And then, a month later, a letter comes. It’s addressed in Jonah’s familiar, slanted handwriting. The narrator tears it open eagerly. But there’s nothing inside; the envelope is empty. It feels like a cruel joke from beyond the grave.
Over the following days and weeks (we’re never sure how long), more such letters show up in his mailbox. The narrator opens them all eagerly, desperate for something, anything, from his dead friend. He analyzes the postmarks, the ink, the insides of the envelopes, searching for a clue. But they are all empty. Eventually they start arriving in sackloads; his apartment overflows with them.
They stubbornly resist any attempt to unlock any meaning or message. Finally, the narrator flies into a rage, destroys the envelopes, burns everything he owns that has anything to do with Jonah. The next morning, a single envelope arrives in the mail; he throws it away unopened.
And that is the last letter he ever receives.
There’s the outline there of a a nice-enough story about grief and loss, I think, if you can get over my stiff prose (“sullen and lachrymose as ever…” “the letters came unabated…”).
But what was I actually writing about, besides some stray feelings I’d had about the end of a friendship?
As a matter of fact, I was writing about something very real—an actual event, and one that had really scarred me. I just somehow had no idea at the time.
Scrolling through the old story on the old, worn Libretto computer, it all seems so obvious to me now. And it explains why for many more years after “Letter Ghost,” I never even tried to write anything like a short story again.
Three or four years before, my best friend had attempted suicide. This was both completely out of the blue and, in retrospect, completely inevitable, if I only could have read the clues at the time (I couldn’t, of course. And he is fine now.)
I had no idea how to handle it, emotionally, so I pretty much locked everything away, unwilling to confront, let alone process, all the messy emotions that came in its week. Grief and sadness, sure, but also no small amount of anger, I think even some misplaced contempt, which I felt deeply guilty and ashamed about.
Two days later, while I was still reeling and numb, a letter arrived for me.
It was from my friend. He had written it as a farewell. Mailing it to me was one of what he had assumed to be his last acts. Of course, there was no way to recall a letter already in the mail once his suicide attempt hadn’t succeeded.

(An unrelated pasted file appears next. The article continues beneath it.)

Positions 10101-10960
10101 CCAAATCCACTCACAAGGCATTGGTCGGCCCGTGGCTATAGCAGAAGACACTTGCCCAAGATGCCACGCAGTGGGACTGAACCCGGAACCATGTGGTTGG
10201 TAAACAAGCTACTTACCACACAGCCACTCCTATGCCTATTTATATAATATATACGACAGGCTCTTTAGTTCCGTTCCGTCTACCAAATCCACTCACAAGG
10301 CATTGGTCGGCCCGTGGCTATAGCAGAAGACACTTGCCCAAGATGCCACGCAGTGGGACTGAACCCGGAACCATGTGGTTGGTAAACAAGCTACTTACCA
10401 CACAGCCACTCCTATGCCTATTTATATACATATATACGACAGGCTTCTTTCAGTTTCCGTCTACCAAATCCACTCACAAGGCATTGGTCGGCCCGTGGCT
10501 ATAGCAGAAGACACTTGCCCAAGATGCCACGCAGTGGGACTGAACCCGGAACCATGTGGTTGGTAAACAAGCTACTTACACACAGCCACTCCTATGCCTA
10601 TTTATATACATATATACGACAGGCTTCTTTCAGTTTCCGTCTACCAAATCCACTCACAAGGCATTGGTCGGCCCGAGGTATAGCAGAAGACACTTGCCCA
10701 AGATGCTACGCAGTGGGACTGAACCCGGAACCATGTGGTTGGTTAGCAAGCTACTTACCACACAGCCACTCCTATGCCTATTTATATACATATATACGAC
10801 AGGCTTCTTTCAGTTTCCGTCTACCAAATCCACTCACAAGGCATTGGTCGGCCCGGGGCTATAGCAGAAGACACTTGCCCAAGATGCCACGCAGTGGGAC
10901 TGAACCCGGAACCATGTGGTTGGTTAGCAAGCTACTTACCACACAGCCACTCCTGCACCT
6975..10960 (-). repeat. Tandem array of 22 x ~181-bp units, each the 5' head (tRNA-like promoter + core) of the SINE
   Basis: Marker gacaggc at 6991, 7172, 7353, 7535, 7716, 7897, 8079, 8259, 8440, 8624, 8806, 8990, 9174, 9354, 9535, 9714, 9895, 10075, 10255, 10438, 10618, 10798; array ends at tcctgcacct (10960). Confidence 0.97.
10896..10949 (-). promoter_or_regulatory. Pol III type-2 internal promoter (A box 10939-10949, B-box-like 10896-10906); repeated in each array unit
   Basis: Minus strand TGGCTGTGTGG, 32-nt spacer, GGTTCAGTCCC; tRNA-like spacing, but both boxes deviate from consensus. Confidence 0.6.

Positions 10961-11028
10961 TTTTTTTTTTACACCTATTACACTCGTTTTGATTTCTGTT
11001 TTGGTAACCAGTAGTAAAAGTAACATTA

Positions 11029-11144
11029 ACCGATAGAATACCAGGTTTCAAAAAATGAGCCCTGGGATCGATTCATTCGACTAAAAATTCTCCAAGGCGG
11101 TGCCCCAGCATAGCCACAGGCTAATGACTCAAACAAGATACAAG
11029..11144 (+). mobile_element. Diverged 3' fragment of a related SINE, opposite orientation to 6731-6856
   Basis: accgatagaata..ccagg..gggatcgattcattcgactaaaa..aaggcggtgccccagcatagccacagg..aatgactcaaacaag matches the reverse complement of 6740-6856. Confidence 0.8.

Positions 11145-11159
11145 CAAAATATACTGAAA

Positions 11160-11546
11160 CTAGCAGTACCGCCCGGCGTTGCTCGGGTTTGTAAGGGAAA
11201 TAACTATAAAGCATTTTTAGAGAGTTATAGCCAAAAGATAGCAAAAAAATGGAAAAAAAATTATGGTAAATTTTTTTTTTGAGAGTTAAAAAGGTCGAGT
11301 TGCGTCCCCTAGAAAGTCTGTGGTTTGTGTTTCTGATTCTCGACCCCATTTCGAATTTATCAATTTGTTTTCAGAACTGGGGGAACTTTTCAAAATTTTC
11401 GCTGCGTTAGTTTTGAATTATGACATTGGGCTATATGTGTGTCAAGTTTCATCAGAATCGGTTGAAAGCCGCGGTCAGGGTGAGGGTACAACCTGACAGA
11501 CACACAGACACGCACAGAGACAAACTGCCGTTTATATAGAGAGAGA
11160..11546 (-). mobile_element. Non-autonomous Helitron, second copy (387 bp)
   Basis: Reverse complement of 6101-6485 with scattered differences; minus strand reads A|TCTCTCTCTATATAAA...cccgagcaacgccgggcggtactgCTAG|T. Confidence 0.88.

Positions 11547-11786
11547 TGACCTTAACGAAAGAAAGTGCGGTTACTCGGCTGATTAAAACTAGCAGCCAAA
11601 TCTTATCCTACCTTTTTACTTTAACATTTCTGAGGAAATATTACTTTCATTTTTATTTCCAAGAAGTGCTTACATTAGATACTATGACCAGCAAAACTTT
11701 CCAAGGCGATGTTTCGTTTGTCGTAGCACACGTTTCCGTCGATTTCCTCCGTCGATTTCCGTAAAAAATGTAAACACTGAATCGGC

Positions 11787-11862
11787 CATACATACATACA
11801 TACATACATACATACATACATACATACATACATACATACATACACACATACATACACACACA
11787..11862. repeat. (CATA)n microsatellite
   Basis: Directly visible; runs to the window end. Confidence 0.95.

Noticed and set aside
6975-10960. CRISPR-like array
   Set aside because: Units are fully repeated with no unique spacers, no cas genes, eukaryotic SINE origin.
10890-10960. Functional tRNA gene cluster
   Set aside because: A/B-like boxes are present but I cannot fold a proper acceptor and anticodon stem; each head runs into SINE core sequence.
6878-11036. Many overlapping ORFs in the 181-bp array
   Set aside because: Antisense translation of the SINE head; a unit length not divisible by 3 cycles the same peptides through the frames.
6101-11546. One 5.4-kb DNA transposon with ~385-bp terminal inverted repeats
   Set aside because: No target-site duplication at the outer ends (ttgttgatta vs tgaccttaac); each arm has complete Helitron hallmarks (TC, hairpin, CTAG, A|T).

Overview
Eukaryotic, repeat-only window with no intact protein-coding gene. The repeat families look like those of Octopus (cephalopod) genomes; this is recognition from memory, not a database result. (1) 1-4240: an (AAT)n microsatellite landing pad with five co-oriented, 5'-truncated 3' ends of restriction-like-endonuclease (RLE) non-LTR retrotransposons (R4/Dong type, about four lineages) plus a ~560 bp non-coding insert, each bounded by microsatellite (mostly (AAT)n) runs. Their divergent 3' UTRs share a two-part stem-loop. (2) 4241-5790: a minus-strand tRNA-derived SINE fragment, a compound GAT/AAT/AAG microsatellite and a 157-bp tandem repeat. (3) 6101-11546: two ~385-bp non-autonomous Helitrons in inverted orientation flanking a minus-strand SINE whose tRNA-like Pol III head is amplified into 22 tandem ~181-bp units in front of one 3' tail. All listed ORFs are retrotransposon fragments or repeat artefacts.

Of course, I read it. I remember very vividly doing so in the dining room of my parents’ house. I don’t think I can describe what that felt like.
I can’t describe what was in it, either. It might as well have been an empty envelope, for all I blocked it out.
I think I threw it away. Either way, I put it completely out of my mind.
At least, I thought I did.
This week’s #nojacketsrequired comes from reader Julia H, who says, “My daughter is 7 and can't seem to eat breakfast without reading a book, so the jackets have to stay on for now, sadly.” To which I say: fair enough! As always, please send your unjacketeds to me directly at email@example.com, and not via replying to this email, as the attachments always get lost.
Movie update: You Can Live Forever will be playing around the world over the next month or so. We’ll be at the Melbourne Queer Film Festival, the Seattle Queer Film Festival, LesGaiCineMad in Madrid (Sarah and I will be there!), Cheriés-Chéris in Paris… lots more, and some of the above don’t have dates yet, so stay tuned and/or follow our Instagram for more details as they are detailed.
I want to end this newsletter by acknowledging the tragic and utter devastating death of Mi’kmaw filmmaker Jeff Barnaby, director of films like Rhymes for Young Ghouls and the recent Indigenous zombie movie Blood Quantum. Jeff and I shared producers for several projects, and he was a friend. When I was working on The VICE Guide to Film, I knew we had to interview him for our episode on the new wave of Indigenous cinema, and he was awesome. I’m hoping there’s some way I can share it soon.
In his art, in interviews, on Twitter, he was fierce and outspoken and completely unafraid to call it like he saw it—admirably fearless. But in private, he was remarkably supportive and sweet.
He was only getting started.
Every month I’ll send you Something Good. Before I go, I do have one ghost encounter of my own to relate—a geometric spectral visitation. One afternoon, while I was sitting out a migraine in my dimly-lit bedroom, a transparent cube neatly sliced itself out of the air above my bed and rushed toward my head, evaporating on impact.
I never suffered a migraine again. If you like what you read here, please tell a friend or subscribe below.
With a couple of days’ contemplation I’m pretty sure I renamed them myself in some bored attempt to be “funny.”
A Christmas story writing contest at a Canadian bookstore in Paris; I think I got second prize or something. Demoted for not being a Christmas story. Fair enough TBH!